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Nov 16 2017

Pondering the Pundits

“Pondering the Pundits” is an Open Thread. It is a selection of editorials and opinions from> around the news medium and the internet blogs. The intent is to provide a forum for your reactions and opinions, not just to the opinions presented, but to what ever you find important.

Thanks to ek hornbeck, click on the link and you can access all the past “Pondering the Pundits”.

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Charles M. Blow: Moore, Trump and the Right’s New Religion

I have lived my whole life with a Republican Party with which I disagreed, but at least understood.

The first election I can remember was the presidential election of 1980. I was 10 years old. I didn’t know much about politics or party platforms. I only knew that the former peanut-farmer president, Jimmy Carter, was running against a former actor, Ronald Reagan.

But it was in that election that Jerry Falwell and his Moral Majority reintroduced religious activism into American politics. Speaking at a Dallas convention of Christian fundamentalists, Falwell proclaimed: “During the 1980s, preachers, we have a threefold primary responsibility. No. 1: Get people saved. No. 2: Get them baptized. No. 3: Get them registered to vote.”

The religious activism was in many ways a direct response to the strides made in the 1960s and 1970s on racial equality, women’s rights and gay rights.

In a way, their driving motivation was to make religious law into American law, really not so unlike the Shariah law they so fear and despise.

Eugene Robinson: Republicans: Enrage your colleagues

The GOP bill that should be called the Cut Taxes on President Trump and Other Very Rich People Act of 2017 always had a secondary purpose: to jack up the deficit so Republicans could later cry out in horror, “Look at that awful debt!” They would then use the pools of red ink they created to justify deep cuts in social programs.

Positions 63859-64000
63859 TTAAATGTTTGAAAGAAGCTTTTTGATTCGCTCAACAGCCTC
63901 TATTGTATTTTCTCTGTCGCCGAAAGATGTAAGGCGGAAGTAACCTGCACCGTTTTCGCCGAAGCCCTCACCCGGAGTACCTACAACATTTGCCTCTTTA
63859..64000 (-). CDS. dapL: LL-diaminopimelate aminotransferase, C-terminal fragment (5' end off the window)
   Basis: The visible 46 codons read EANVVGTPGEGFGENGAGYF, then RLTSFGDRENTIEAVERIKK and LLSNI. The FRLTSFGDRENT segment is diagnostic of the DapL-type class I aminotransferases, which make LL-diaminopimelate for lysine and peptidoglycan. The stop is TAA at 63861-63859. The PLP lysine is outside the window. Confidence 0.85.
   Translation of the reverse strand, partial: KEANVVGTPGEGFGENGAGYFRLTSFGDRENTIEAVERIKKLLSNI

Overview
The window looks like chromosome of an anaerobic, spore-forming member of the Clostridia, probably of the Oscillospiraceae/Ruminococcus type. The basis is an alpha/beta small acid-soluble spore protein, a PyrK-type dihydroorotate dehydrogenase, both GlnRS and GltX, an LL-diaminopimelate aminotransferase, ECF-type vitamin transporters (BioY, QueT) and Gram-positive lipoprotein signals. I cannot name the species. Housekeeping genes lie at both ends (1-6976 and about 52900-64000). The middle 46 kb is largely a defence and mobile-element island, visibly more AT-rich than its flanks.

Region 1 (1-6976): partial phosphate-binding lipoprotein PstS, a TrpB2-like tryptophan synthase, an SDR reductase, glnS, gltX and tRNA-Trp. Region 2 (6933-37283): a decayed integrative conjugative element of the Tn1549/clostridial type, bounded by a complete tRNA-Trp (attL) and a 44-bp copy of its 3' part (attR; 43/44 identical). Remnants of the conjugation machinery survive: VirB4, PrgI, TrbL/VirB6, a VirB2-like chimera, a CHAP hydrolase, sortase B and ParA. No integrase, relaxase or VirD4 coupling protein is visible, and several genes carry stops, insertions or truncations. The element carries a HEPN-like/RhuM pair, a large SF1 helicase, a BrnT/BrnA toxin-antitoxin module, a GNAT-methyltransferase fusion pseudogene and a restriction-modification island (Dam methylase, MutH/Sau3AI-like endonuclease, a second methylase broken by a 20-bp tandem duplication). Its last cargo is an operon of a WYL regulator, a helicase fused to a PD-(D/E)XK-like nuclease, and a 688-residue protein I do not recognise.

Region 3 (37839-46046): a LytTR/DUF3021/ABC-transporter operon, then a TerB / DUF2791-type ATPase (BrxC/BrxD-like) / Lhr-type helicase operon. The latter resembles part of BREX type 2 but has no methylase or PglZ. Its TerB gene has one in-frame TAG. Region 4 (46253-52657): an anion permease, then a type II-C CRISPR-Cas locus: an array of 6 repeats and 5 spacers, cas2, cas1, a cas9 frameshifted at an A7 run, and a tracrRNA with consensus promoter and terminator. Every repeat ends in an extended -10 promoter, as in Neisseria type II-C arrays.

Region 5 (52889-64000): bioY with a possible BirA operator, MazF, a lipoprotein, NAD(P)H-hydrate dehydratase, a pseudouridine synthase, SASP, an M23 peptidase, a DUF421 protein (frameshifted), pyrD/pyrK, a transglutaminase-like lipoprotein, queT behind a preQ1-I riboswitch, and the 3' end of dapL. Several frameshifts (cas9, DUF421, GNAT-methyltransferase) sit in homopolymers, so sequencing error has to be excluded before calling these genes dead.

But people who call themselves conservative are shoveling out so much money so fast to corporations and the privileged that they needed some health-care cuts upfront — at the expense of coverage for millions of our less fortunate brothers and sisters.

And so on Tuesday, the Senate majority took an appalling bill and made it even more atrocious. To their ungainly concoction of tax breaks for the various interests that support them, they added the repeal of the Affordable Care Act’s individual mandate.

According to the Congressional Budget Office, scrapping the mandate would reduce the number of Americans with health insurance by 13 million over a decade. To which the champions of redistributing money to the boardrooms and the yacht clubs say: Oh, goody!

Wilf Mbanga: Even if Mugabe has gone, Zimbabweans won’t be dancing in the streets

Should Zimbabweans be rejoicing today? Robert Mugabe, 93, has ruled them with an iron fist since 1980. He is the only president an entire generation aged under 40 have ever known. Admittedly, the fist was not so iron in the early years – but to millions of Zimbabweans it has become increasingly oppressive since the mid-1990s.